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Loss Coverage: Why Insurance Works Better with Some Adverse Selection

Thomas, R. Guy (2017) Loss Coverage: Why Insurance Works Better with Some Adverse Selection. In: Actuarial Teachers and Researchers Conference, 17-18 July 2017, Canterbury. (Unpublished) (KAR id:65183)

Abstract

Insurers typically argue that regulatory limits on risk classification will induce ‘adverse selection’; they say that this has disadvantages not just for insurers, but also for society as a whole. I argue that even on its own terms, this argument is often flawed. From the viewpoint of society as a whole, not all adverse selection is adverse. Limits on risk classification which induce the right amount of adverse selection (but not too much adverse selection) can increase ‘loss coverage’, and so make insurance work better for society as a whole.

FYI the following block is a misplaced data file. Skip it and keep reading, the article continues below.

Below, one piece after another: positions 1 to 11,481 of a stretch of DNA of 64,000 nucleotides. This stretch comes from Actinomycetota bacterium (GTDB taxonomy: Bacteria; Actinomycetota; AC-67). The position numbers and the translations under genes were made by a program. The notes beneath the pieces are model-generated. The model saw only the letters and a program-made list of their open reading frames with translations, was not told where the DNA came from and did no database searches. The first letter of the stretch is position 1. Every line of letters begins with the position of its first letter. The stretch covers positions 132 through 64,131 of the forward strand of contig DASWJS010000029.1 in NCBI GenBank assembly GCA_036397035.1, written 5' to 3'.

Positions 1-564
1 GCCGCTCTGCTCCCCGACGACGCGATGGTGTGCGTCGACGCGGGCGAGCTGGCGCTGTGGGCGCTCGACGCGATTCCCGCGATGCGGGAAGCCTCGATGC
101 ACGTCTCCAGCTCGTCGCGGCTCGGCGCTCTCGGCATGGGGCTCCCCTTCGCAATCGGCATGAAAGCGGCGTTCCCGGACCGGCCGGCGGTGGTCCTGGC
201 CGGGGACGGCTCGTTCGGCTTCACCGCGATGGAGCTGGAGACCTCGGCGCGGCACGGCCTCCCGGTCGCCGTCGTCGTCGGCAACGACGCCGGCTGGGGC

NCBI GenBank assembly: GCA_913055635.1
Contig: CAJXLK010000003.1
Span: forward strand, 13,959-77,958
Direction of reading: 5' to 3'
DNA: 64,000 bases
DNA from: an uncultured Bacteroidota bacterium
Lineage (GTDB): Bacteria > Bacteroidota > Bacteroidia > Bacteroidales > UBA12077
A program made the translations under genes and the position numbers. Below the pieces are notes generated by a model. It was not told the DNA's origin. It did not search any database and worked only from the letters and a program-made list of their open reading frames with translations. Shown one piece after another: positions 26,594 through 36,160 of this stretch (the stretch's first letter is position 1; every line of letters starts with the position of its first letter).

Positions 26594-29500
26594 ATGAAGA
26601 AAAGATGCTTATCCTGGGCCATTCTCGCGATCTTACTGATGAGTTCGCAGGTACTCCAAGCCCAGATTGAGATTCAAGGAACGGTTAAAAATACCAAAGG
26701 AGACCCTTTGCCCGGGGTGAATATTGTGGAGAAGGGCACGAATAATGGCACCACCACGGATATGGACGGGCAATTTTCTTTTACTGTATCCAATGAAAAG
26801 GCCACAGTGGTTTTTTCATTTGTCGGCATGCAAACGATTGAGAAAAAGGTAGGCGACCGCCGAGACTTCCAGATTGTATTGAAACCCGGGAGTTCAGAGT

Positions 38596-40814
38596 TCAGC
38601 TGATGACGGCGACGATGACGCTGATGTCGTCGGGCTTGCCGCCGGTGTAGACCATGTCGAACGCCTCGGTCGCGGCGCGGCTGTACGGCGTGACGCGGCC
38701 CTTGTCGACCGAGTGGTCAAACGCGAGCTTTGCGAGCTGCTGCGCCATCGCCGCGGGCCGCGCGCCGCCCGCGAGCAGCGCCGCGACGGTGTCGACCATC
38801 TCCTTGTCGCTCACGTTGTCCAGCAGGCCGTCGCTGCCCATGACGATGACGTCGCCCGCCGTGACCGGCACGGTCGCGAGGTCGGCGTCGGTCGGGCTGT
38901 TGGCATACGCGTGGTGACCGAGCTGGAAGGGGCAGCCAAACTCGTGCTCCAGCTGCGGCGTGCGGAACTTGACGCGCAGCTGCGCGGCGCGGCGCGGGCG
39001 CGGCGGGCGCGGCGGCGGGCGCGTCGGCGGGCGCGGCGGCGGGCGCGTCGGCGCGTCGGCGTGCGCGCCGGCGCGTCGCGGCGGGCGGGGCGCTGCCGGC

Item Type: Conference or workshop item (Keynote)
Uncontrolled keywords: insurance; loss coverage; adverse selection; risk classification
Subjects: H Social Sciences > HB Economic Theory
H Social Sciences > HG Finance
Divisions: Divisions > Division of Computing, Engineering and Mathematical Sciences > School of Mathematics, Statistics and Actuarial Science
Depositing User: Guy Thomas
Date Deposited: 10 Dec 2017 23:30 UTC
Last Modified: 16 Feb 2021 13:51 UTC
Resource URI: https://kar.kent.ac.uk/id/eprint/65183 (The current URI for this page, for reference purposes)
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